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In February, as heavy rainfall brought an end to California’s drought, the state’s relief was overshadowed by the failure of spillways at the Oroville Dam. With 200,000 residents in the path of a potential flood, the episode starkly highlighted the poor condition of much critical infrastructure — not just in the Golden State, but around the country.
That was still in the new U.S. administration’s early days. Although infrastructure had been a key plank in the Trump campaign, and although observers were hopeful that a robust infrastructure program could gain bipartisan support, the new administration’s legislative roadmap wasn’t yet clear. As that agenda developed, and other items (such as healthcare reform) were prioritized, hope waned that a big infrastructure push could be initiated in the near future. Industrial, construction, and materials companies whose stocks had benefited from the “Trump trade” began to languish.
The Indxx U.S. Infrastructure Development Index, unlike some infrastructure indices which are heavily weighted to telecoms and utilities, tracks stocks from a wide range of infrastructure-related industries. While it outperformed the S&P strongly in the four months after the election, it has subsequently lagged.
U.S. Infrastructure Still Gets a “D+”
Since we wrote about the subject in February, the American Society of Civil Engineers (ASCE) has published its quadrennial “Infrastructure Report Card.” 2017’s report card shows little change from 2013 in its broad outlook on the state of America’s infrastructure, still meriting a “D+” grade. ASCE sees a total gap in needed infrastructure spending over the next decade of $2.06 trillion. The graph below shows how that gap breaks down according to infrastructure categories.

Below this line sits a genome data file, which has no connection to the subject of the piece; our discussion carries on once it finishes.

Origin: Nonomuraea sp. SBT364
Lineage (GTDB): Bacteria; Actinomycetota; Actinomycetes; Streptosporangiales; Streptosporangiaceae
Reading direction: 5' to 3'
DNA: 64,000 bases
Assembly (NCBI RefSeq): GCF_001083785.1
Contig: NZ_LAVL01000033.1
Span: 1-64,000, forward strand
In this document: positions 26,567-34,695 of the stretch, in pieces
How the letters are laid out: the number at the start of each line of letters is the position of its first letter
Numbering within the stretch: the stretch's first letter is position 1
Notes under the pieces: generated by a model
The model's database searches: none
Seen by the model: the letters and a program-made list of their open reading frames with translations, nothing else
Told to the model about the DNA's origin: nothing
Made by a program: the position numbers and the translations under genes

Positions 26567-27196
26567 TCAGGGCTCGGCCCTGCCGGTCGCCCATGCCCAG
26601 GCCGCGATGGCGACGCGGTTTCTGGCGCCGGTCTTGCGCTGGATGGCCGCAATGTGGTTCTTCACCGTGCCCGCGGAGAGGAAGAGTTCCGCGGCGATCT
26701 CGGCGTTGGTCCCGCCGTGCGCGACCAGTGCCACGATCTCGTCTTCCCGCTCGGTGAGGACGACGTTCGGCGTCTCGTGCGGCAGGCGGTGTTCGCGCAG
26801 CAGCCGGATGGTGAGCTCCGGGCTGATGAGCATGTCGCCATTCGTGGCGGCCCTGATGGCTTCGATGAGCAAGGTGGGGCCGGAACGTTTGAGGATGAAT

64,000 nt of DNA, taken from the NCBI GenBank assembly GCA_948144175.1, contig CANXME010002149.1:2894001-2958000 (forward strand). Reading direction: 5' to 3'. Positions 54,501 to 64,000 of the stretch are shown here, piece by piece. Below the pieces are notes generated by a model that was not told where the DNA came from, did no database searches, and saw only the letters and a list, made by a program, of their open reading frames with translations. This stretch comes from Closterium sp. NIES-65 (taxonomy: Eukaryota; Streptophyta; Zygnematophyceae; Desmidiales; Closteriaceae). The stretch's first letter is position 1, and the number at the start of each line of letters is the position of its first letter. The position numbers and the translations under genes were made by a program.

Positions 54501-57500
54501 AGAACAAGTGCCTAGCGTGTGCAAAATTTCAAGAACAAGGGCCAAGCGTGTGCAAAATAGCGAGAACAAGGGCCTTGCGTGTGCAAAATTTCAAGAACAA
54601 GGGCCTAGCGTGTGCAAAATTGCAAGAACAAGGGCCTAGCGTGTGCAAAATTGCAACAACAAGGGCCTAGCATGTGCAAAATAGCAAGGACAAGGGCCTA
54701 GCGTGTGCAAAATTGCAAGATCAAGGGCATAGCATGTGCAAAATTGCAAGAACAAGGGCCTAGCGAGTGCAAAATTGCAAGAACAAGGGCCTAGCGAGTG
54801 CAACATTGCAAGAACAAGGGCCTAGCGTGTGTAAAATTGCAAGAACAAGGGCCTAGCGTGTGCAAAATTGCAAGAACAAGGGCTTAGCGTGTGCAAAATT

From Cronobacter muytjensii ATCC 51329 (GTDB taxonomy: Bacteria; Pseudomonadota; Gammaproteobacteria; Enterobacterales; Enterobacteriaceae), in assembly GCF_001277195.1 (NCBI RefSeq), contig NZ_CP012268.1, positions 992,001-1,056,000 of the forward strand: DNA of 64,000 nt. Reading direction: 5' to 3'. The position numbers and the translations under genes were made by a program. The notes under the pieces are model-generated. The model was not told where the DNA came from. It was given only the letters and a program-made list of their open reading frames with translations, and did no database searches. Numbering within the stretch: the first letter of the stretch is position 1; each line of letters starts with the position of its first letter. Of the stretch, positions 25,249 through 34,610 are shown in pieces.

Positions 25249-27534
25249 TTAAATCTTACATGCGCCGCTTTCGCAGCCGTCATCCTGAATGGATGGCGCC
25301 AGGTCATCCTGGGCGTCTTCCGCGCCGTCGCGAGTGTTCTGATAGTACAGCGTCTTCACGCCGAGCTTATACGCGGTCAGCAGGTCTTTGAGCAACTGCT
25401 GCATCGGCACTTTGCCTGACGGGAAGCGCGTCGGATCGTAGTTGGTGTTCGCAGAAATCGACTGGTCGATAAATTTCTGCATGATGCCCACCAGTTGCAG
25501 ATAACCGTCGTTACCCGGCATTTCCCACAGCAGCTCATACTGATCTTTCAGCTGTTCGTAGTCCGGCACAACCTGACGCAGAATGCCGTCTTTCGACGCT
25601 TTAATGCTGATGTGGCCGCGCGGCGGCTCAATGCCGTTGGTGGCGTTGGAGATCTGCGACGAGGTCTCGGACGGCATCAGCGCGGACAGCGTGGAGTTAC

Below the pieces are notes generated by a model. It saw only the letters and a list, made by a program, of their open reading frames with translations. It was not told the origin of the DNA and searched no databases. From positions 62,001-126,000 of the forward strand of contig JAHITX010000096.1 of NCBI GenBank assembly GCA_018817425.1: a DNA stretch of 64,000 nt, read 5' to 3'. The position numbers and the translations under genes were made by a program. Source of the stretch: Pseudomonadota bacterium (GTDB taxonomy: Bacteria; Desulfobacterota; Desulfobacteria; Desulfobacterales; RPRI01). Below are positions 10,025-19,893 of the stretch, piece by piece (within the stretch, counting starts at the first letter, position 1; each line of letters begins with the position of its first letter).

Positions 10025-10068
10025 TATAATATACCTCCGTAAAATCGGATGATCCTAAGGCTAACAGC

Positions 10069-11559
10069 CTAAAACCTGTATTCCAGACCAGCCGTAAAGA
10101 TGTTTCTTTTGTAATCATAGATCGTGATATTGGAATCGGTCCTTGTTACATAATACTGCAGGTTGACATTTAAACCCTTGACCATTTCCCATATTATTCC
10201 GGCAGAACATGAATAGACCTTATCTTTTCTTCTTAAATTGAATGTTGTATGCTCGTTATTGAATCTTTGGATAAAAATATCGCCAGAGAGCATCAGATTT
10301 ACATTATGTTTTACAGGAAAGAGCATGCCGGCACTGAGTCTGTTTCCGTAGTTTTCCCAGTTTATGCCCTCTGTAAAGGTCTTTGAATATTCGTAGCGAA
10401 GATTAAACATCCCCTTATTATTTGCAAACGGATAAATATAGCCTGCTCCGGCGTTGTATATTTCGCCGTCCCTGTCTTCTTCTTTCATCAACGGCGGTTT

Some data points from this year’s report:
- ASCE estimates that failing to address the infrastructure shortfall will result in $3.9 trillion in losses to GDP and 2.5 million lost jobs by 2025.
- 9.1% of bridges in the U.S. are rated “structurally deficient” (interestingly, all of the bottom five states by number of deficient bridges went to the Republicans in November, and some were significant swing states).
- 17% of dams are rated “high hazard potential.”
- 3,571 power outages were reported in 2015, with an average duration of 49 minutes.
- 53% of Americans live within 3 miles of a hazardous waste site.
- 20% of levees in the U.S. Army Corps of Engineers program are rated as “moderate risk” or worse.
- Poorly maintained and over-congested roads caused 6.9 billion hours of delay for U.S. drivers in 2015 — 42 hours per driver on average.
How to Address Infrastructure Needs Efficiently and Quickly
The problems pointed out by the ASCE have the advantage of being facts — not Republican facts, Democratic facts, or alternative facts. Addressing those facts will benefit the constituents of both blue states and red states.
Although the new administration’s strategy for pursuing its legislative agenda is still in flux, it has recently signaled a resolve to tackle infrastructure in a timely fashion. Last week, Mick Mulvaney, director of the Office of Management and Budget (OMB), began to talk up infrastructure again — specifying the President’s target for spending (a trillion dollars, as before) and suggesting that it will be ready in the fall — although it might be earlier if it comes as part of a comprehensive deal with Democrats on other big-ticket issues. Mulvaney also indicated that, as had been previously mooted, the President would seek to draw in the bulk of the funds — about 80% — from private capital, structuring the program as public-private partnerships (PPPs).
Data Source: ASCE
PPPs allow public agencies and private enterprise to work together to supply infrastructure, leveraging the strengths and compensating for the weaknesses of each.